Paul Casey admitted he was delighted to emerge from the first round of the Singapore Open in touch with the leaders after competing in testing conditions.
Heat and humidity provided a real challenge for the early starters and Casey handled both to complete an opening 68 before thunderstorms rolled in to force an early finish to day one.
The Englishman has rediscovered some form in recent weeks after a difficult season that was disrupted by an injury picked up snowboarding and sits just two back of early pacesetter Thomas Bjorn.
"I'm very happy with that," stated Casey. "It's the first time I've played in this kind of humidity for a while. Just hanging on to the club with sweaty hands is the biggest problem.
"The golf has been very nice lately and I would love to sneak in a win before the end of the year.
"This is a difficult set-up - I don't think there's a wedge or sand-wedge into any of the par fours and there's a lot of thick rough. It's pretty much a ball-striker's paradise."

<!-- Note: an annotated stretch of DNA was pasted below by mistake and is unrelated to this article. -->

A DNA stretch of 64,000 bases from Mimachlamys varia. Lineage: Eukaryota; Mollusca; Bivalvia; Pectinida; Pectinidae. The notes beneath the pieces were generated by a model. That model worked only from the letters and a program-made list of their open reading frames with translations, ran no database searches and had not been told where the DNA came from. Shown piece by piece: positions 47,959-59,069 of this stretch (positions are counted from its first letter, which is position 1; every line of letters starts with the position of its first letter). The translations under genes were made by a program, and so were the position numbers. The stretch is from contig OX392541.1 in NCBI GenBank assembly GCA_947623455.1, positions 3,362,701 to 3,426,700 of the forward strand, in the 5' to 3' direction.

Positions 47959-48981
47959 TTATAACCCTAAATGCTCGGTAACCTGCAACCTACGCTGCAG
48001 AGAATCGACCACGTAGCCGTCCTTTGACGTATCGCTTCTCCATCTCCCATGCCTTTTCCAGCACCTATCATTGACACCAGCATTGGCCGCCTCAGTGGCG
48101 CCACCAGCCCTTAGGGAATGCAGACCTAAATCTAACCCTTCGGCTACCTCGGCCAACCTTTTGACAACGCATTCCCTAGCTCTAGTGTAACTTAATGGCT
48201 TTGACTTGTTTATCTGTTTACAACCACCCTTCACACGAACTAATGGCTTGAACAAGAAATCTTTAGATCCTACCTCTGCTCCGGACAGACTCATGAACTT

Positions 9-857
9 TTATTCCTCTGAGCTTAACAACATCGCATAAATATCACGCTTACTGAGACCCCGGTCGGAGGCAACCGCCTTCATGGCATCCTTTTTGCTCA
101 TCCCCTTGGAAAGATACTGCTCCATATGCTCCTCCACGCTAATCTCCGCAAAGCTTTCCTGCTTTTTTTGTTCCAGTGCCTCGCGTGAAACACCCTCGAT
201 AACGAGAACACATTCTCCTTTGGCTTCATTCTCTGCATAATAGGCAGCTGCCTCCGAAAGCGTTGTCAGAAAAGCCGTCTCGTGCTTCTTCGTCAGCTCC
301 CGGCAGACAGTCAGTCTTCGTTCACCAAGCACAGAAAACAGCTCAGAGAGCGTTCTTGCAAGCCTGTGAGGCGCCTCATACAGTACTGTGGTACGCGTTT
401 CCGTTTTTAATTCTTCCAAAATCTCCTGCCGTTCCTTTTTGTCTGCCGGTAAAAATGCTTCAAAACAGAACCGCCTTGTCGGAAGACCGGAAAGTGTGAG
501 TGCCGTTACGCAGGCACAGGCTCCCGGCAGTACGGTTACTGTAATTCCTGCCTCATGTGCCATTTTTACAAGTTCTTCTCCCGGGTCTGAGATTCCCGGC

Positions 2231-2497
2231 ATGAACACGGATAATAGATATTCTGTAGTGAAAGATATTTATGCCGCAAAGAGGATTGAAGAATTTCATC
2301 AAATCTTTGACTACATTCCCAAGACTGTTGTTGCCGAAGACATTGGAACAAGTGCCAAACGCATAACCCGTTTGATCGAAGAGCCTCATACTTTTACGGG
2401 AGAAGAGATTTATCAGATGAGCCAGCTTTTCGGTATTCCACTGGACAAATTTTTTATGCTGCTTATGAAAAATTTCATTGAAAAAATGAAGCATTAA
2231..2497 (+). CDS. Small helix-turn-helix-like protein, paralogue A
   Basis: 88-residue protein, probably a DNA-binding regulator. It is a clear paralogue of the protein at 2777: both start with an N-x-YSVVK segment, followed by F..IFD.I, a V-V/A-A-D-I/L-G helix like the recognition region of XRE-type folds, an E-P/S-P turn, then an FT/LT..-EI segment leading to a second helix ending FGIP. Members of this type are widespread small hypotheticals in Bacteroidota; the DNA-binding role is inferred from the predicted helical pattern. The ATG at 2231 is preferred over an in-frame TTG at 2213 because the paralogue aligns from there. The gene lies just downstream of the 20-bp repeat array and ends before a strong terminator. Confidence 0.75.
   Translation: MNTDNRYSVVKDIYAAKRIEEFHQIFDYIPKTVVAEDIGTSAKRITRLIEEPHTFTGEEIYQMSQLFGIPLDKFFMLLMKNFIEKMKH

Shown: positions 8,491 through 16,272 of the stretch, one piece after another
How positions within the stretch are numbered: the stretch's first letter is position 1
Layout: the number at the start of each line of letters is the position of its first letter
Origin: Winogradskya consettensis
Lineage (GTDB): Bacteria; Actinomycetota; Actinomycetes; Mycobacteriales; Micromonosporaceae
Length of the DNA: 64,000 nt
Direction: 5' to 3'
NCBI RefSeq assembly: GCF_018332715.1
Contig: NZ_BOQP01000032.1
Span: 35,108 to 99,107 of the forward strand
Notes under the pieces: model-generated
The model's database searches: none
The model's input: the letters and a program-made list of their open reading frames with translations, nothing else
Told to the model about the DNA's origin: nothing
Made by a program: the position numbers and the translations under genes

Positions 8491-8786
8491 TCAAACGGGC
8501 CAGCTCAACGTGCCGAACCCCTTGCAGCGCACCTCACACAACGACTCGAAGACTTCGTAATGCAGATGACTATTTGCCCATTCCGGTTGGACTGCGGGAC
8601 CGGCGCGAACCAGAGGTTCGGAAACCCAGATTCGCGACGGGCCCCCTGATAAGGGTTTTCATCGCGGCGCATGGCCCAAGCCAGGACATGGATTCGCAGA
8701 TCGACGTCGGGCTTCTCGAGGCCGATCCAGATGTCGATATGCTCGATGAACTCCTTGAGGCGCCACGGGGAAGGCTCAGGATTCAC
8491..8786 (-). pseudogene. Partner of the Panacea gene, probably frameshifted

Bjorn echoed Casey's sentiments and acknowledged he was pleased to have made such a solid start on a difficult lay-out.
"I came here and saw the golf course, and its set-up to be tricky this year and I knew that everything was about driving the golf ball well," declared the 41-year-old Dane.
"It's not the longest golf course in the world so if you can keep it in the fairway, you can produce a score, and I did that very well today. That's only round one, so we'll work from here.
"Any time you can find some shadow you do it. You don't do too much practice and you pace yourself - it's a long, long week and you've got to stay energised."
Edoardo Molinari had more reason to smile than most after his first ever hole-in-one as a professional at the 17th hole on Thursday.
"I hit a six-iron 188 yards and we had a decent view of it. It pitched just short of the hole and all of a sudden the people behind the green started to scream and clap," the 31-year-old Italian explained.